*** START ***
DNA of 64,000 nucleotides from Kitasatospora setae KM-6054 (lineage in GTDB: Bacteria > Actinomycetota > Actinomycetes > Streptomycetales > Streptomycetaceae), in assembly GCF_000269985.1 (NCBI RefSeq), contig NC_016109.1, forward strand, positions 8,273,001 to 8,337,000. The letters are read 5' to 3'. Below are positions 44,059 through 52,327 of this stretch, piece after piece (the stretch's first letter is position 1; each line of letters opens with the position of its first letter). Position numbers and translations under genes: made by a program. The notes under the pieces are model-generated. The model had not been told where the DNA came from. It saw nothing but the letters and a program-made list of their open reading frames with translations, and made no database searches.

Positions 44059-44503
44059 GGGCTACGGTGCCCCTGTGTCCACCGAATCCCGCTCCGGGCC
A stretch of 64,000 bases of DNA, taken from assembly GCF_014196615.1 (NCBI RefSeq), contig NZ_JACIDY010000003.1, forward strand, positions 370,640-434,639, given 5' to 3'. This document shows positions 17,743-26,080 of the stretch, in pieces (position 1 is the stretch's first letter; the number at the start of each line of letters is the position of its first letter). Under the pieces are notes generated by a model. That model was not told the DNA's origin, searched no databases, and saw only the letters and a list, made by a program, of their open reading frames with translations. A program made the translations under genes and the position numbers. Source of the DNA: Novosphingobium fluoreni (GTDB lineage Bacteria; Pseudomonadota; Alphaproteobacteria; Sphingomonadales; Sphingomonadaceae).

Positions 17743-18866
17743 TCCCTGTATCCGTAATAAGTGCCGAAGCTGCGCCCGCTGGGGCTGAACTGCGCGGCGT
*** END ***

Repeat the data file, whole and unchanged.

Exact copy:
DNA of 64,000 nucleotides from Kitasatospora setae KM-6054 (lineage in GTDB: Bacteria > Actinomycetota > Actinomycetes > Streptomycetales > Streptomycetaceae), in assembly GCF_000269985.1 (NCBI RefSeq), contig NC_016109.1, forward strand, positions 8,273,001 to 8,337,000. The letters are read 5' to 3'. Below are positions 44,059 through 52,327 of this stretch, piece after piece (the stretch's first letter is position 1; each line of letters opens with the position of its first letter). Position numbers and translations under genes: made by a program. The notes under the pieces are model-generated. The model had not been told where the DNA came from. It saw nothing but the letters and a program-made list of their open reading frames with translations, and made no database searches.

Positions 44059-44503
44059 GGGCTACGGTGCCCCTGTGTCCACCGAATCCCGCTCCGGGCC
A stretch of 64,000 bases of DNA, taken from assembly GCF_014196615.1 (NCBI RefSeq), contig NZ_JACIDY010000003.1, forward strand, positions 370,640-434,639, given 5' to 3'. This document shows positions 17,743-26,080 of the stretch, in pieces (position 1 is the stretch's first letter; the number at the start of each line of letters is the position of its first letter). Under the pieces are notes generated by a model. That model was not told the DNA's origin, searched no databases, and saw only the letters and a list, made by a program, of their open reading frames with translations. A program made the translations under genes and the position numbers. Source of the DNA: Novosphingobium fluoreni (GTDB lineage Bacteria; Pseudomonadota; Alphaproteobacteria; Sphingomonadales; Sphingomonadaceae).

Positions 17743-18866
17743 TCCCTGTATCCGTAATAAGTGCCGAAGCTGCGCCCGCTGGGGCTGAACTGCGCGGCGT